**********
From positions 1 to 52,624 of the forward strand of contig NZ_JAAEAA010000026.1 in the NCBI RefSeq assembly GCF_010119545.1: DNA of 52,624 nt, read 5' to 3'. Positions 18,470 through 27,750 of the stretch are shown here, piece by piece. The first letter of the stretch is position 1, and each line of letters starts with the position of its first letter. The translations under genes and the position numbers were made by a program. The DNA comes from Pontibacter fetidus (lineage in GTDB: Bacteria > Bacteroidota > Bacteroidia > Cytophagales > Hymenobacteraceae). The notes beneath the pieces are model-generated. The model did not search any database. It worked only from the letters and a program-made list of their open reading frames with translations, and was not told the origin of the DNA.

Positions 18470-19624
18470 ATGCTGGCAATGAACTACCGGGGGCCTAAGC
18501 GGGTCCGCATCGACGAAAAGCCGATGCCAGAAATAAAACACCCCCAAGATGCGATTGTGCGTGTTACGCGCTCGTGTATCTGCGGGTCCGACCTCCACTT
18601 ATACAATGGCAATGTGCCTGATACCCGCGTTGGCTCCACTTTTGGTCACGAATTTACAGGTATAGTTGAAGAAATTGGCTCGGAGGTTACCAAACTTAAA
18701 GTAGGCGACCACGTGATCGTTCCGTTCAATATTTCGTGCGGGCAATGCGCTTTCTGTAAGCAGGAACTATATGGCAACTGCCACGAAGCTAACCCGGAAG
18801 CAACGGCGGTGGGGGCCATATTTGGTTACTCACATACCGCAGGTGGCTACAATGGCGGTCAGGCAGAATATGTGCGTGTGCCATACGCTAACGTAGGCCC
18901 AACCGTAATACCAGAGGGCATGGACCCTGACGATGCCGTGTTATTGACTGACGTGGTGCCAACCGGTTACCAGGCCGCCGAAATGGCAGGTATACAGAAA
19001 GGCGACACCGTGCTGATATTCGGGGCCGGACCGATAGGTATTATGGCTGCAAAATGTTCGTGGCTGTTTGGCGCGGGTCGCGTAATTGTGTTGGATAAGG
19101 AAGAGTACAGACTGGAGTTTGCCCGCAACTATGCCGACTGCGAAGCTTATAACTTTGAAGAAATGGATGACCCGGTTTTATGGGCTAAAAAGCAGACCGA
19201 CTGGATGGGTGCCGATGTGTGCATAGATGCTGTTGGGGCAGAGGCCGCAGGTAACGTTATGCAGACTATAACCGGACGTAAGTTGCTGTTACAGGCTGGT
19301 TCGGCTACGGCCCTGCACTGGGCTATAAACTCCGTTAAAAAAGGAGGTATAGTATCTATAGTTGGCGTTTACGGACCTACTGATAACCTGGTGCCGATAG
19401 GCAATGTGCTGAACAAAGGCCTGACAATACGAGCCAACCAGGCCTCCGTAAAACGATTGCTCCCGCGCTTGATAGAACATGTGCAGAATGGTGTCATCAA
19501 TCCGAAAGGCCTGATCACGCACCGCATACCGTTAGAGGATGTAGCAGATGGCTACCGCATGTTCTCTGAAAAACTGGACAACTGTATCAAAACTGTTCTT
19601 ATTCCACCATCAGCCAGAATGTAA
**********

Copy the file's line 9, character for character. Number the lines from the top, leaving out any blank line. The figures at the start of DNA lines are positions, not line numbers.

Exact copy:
19001 GGCGACACCGTGCTGATATTCGGGGCCGGACCGATAGGTATTATGGCTGCAAAATGTTCGTGGCTGTTTGGCGCGGGTCGCGTAATTGTGTTGGATAAGG